The Impact of Running: It’s Not So Much on Your Knees

No one seems surprised when I tell them I have a knee injury from running when they see me hobbling along during a flare-up. “Running will kill your knees you know!” they say with an eye roll and all the wisdom in the world. “Run now and you won’t be able to walk later.” None of those comments come as a surprise to me anymore. Since badly injuring my knee in the middle of a marathon relay several years ago, I’ve been told relentlessly to give up running. “Just walk,” my sports doctors have told me. “It’s much less impact on your knees. You’ll thank me when you get old.” Everyone seems to know that running will inevitably lead to bad knees, especially in the form of knee arthritis. But while everyone tends to believe that (and tell you that), it also looks like they’re wrong. (Thank goodness, because hurting my knee once has made me forever fearful of causing more permanent damage.)

Rearchers and doctors know the truth: that most runners don’t end up with arthritic knees. In fact, marathon runners often have a smaller risk of developing arthritis, according to a study in Medicine & Science in Sports & Exercise. They didn’t really understand the “why” part until recently though. A new study at Queens University in Ontario looked at the impact of running on the body. They compared it to the impact of walking, which is usually the low impact alternative given for running. Interestingly enough, they found that the overall impact on your knees from running and walking was about the same. While running no doubt exerts more force on your body and joints with each step than walking does, you also take fewer steps and remain on your feet for less time when running. The longer stride and quicker foot turnover of running makes up for the extra impact with each step, making it essentially equivalent to the impact you experience when walking the same distance.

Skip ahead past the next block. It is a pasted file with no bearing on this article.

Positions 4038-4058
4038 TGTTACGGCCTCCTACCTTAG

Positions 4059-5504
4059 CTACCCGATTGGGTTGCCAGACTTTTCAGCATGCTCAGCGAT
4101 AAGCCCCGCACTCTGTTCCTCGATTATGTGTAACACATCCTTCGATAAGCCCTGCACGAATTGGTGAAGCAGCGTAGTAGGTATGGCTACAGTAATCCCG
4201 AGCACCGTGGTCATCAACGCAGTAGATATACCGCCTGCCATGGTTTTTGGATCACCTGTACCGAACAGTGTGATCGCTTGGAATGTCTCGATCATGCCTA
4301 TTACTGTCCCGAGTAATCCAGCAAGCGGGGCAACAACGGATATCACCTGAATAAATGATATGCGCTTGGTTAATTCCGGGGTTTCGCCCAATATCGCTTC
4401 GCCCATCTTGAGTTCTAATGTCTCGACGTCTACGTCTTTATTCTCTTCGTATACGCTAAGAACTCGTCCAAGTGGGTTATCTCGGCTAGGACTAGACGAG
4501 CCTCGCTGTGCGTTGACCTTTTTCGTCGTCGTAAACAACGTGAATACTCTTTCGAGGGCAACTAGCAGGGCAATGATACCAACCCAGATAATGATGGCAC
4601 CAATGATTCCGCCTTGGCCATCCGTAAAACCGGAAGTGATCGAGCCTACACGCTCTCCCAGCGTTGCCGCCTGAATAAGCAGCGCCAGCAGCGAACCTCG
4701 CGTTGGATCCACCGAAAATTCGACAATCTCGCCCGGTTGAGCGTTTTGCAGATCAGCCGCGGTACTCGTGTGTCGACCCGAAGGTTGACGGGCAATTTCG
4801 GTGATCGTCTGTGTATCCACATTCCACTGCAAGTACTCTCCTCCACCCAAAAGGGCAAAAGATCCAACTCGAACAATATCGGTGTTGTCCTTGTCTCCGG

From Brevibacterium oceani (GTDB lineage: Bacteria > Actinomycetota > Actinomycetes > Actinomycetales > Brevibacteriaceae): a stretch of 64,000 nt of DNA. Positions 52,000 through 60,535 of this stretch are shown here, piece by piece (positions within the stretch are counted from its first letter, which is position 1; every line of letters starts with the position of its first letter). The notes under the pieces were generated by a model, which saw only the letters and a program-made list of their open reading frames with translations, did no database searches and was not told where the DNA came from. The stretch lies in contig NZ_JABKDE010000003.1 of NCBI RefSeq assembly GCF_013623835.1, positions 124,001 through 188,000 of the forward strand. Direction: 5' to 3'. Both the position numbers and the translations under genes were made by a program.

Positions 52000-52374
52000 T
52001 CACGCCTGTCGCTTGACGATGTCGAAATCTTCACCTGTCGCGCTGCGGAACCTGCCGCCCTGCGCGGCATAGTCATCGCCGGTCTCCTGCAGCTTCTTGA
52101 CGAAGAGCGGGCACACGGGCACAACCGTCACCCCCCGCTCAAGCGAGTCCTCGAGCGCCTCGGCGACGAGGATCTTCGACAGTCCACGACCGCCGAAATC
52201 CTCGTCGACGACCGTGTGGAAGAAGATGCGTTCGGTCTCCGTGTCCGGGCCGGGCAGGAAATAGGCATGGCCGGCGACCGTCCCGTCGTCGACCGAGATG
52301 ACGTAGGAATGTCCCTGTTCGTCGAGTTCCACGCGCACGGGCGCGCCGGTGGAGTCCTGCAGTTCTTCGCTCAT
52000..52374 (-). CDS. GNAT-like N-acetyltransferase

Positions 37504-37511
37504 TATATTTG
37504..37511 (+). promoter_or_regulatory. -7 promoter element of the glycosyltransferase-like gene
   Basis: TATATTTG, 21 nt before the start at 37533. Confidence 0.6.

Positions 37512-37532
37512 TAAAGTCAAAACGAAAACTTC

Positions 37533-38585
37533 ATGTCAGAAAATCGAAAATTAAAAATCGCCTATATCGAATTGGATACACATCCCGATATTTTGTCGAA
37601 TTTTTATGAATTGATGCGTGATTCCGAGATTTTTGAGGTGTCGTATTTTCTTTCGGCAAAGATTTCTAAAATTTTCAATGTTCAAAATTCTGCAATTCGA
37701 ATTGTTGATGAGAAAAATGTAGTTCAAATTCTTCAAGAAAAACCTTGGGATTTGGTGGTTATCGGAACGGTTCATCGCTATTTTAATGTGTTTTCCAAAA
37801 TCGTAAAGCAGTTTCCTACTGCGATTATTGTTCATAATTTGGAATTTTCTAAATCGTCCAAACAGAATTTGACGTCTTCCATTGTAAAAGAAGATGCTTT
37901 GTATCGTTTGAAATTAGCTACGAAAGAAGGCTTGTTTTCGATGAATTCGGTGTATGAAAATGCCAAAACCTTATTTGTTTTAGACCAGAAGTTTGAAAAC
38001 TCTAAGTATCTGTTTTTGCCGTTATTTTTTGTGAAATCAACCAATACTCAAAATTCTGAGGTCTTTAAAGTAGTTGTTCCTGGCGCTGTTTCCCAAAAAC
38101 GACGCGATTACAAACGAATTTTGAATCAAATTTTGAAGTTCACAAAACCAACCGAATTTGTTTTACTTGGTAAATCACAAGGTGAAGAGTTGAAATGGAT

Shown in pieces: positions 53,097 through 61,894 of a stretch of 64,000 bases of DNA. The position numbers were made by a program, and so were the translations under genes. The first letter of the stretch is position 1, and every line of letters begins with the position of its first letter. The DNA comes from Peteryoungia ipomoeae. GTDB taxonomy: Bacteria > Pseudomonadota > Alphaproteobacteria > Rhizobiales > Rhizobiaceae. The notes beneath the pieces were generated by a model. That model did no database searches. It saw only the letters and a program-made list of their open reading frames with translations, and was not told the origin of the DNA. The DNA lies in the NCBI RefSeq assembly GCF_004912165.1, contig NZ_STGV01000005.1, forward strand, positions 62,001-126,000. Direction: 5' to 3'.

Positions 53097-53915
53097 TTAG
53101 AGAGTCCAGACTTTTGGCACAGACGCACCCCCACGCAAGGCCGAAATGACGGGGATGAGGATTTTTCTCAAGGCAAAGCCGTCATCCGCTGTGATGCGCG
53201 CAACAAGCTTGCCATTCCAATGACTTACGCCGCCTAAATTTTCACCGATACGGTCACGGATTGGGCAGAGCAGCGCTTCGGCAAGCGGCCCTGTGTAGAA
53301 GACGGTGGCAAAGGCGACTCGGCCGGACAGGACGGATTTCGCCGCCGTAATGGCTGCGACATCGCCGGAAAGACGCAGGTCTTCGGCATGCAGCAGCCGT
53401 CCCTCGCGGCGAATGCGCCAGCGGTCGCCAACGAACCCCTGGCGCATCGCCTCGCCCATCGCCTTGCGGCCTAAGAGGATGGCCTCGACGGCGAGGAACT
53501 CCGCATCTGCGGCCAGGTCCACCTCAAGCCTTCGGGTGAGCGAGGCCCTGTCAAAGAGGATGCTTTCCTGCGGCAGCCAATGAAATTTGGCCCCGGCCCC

Researchers were able to measure these amounts of impact by having volunteers walk on a special track while wearing reflectors to capture movement and force. I got to see one of these track set ups when I visited the adidas headquarters earlier this year and I have to admit it was pretty freaking cool to see all the data they can collect about what’s happening to your body during exercise and all the different things that affect it.

Because the force your body encounters while running and walking are nearly the same, it doesn’t make sense that running would cause knee arthritis and walking wouldn’t —which it doesn’t. One of the researchers from the study even speculates that running could actually help arthritis based on the type of resistance put on the joints and surrounding cartilege. (This part hasn’t been researched yet though.) Arthritis may sound like just a nagging pain (pun intended), but at this point, arthritis is incurable. Knowing running and exercise could help prevent or at least minimize arthritis is reassuring for those that aren’t ready to be couch-bound.

Previous studies have verified the same thing: that the impact of running itself doesn’t damage your knees. A study a decade ago took MRIs of marathoners’ knees 10 years apart. The only cartilage damage found was in an individual that quit running between the two exams. Intriguing.

Other ways to help prevent or ease the pain and damage of arthritis include staying slim so there’s less weight on your joints, exercising in the water (the added bouncy is beneficial), and maintaining an active lifestyle.

Now this doesn’t mean running won’t give you bad knees all together; it means it probably won’t cause arthritis. Plenty of runners, like myself, still suffer from debilitating knee injuries like patellofemoral pain syndrome and ilitotibial band friction syndrome. For injuries like these, walking does seem to cause less pain, but perhaps it’s because of the mechanics and not just the amount of impact. So while this means I’m still stuck with my current knee injury, at least I can be comfortable knowing that I won’t end up with arthritis just because I like to run. Unfortunately I’m not completely off the hook though because it’s thought that when runners do get knee arthritis, it tends to come after a disruption in activity —like when you’re recovery from an injury. Your joints may get used to the motion of running, thereby not causing damage, but when you stop and start again that “path” gets disrupted and opens the door for damage. It seems like us injured runners just can’t win.

Article Posted 5 years Ago

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